Coral reefs and the islands that they protect from flooding are in big trouble. This is a recurring theme on this blog, and now it’s time for the latest update. We are currently building towards the development of an early flood warning system for low-lying tropical islands fronted by coral reefs. Our previous work on this topic has focused on finding ways to do this accurately for a wide variety of coral reef shapes and sizes, as well as different wave and sea level conditions. However, it’s not enough to be accurate- to deliver timely early warnings, you also need to be fast.
That’s where the latest research of Vesna Bertoncelj comes in.
I am extremely proud to announce that Vesna Bertoncelj has successfully defended her MSc thesis, “Efficient and accurate modeling of wave-driven flooding on coral reef-lined coasts: On the interpolation of parameterized boundary conditions“. I had the great privilege of sitting on her graduation committee and working with her over the past year or so.
Vesna’s research provides us with new approaches for making highly accurate predictions of coastal flooding, at limited computational expense. The numerical models that we use to estimate flooding often take a long time to simulate, since they resolve many complex physical processes at high resolution in space and time. However, by paring down these models to only the most essential components for the task at hand, we can do this much faster. My colleagues at Deltares recently developed the SFINCS model, which has been successfully used to predict flooding in a fraction of the time that our standard models take. But how do we put all these different pieces together?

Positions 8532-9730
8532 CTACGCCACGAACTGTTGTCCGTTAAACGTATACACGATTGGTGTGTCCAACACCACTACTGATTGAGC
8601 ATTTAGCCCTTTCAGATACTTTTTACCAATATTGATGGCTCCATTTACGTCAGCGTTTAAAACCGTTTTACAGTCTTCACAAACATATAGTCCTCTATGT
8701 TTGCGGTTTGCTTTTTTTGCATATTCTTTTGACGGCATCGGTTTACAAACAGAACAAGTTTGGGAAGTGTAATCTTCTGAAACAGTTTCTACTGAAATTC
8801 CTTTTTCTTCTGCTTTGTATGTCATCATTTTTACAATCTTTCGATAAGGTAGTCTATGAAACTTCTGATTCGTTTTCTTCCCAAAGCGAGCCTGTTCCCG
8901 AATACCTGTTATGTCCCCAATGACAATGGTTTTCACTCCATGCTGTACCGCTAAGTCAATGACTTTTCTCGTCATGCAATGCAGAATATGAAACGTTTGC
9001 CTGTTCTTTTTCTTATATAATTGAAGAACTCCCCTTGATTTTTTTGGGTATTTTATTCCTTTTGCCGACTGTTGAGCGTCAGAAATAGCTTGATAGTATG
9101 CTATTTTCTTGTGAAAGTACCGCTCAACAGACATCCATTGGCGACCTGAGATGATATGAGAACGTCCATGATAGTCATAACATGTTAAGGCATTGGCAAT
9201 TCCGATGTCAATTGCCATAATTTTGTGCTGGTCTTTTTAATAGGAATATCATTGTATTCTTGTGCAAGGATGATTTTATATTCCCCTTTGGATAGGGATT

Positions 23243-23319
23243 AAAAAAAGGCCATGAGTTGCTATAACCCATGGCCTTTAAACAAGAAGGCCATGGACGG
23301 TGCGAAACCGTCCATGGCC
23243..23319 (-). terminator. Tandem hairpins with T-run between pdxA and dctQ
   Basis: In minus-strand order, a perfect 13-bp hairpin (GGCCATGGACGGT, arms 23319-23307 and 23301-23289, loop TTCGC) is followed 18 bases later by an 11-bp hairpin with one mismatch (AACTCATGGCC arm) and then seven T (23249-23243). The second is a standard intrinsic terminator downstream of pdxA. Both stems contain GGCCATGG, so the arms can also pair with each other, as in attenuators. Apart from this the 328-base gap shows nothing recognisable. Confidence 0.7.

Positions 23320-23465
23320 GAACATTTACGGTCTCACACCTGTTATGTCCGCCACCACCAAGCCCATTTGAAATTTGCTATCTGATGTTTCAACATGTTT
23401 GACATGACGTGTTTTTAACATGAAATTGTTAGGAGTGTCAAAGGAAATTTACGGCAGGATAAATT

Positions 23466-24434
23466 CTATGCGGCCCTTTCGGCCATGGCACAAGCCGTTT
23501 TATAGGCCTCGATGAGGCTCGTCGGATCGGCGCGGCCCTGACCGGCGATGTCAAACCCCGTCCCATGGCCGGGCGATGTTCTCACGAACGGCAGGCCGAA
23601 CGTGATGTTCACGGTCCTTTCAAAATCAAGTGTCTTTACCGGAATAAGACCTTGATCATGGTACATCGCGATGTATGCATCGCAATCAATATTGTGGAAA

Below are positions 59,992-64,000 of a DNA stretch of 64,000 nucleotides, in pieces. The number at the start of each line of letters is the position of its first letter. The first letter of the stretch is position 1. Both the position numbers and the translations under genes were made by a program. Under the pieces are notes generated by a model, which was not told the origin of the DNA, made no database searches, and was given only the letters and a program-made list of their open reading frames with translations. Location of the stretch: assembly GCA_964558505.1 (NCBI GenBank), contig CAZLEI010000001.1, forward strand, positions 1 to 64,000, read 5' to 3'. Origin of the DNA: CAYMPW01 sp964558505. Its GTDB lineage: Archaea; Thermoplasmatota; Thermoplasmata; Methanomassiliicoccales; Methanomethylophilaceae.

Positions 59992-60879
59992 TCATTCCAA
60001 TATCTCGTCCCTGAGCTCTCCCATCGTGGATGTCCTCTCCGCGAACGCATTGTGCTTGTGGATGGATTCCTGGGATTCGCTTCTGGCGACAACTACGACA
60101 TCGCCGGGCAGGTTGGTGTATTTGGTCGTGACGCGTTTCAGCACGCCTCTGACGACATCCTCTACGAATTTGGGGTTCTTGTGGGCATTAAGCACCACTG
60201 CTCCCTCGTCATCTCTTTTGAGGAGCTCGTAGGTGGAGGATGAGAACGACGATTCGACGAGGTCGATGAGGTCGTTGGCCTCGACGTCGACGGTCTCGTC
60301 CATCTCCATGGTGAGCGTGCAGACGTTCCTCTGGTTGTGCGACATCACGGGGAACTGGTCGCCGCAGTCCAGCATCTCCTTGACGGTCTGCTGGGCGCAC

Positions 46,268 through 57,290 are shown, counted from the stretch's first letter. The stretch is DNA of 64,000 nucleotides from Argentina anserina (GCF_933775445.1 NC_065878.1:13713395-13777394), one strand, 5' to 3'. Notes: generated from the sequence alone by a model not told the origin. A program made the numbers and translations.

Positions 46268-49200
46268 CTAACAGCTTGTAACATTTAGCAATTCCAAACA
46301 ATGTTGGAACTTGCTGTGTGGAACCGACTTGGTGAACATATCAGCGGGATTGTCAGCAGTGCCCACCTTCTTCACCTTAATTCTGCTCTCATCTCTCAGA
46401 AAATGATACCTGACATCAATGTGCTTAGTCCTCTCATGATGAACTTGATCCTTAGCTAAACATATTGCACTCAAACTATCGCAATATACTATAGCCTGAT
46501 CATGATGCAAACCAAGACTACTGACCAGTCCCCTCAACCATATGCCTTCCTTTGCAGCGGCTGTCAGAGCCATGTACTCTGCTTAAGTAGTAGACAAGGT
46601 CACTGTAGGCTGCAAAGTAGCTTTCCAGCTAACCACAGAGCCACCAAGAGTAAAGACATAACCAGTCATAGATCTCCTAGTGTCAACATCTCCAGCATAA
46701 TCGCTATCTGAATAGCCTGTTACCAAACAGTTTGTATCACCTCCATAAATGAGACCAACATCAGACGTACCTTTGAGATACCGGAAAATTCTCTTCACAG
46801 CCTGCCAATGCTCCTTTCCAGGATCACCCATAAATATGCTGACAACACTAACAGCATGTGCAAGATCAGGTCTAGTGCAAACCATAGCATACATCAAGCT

First, Vesna established a baseline for model performance by running a computationally intensive XBeach Non-Hydrostatic model (XB-NH+), and a much faster SFINCS model. These models provide an estimate for runup (R2%), which can be taken as a proxy for coastal flooding. In the second step, she used a lookup table (LUT) of pre-computed XBeach model output and to derive the input for the SFINCS model. The crucial task is doing this quickly and accurately, so she experimented with different interpolation techniques for deriving that input. She then compared her new approach with the standard models to find the fastest and most accurate combination.
Her research gives us a useful methodology that we can implement to speed up our early flood warning system, saving time and hopefully someday saving lives.
Vesna’s quality of work is excellent and she has a fantastic attitude towards research and collaboration. Her curiosity, professionalism, and diligence will undoubtedly serve her well in the years to come. I hope that we will have other opportunities to collaborate in the future. If anybody out there needs a bright young coastal researcher and/or modeller, hire her!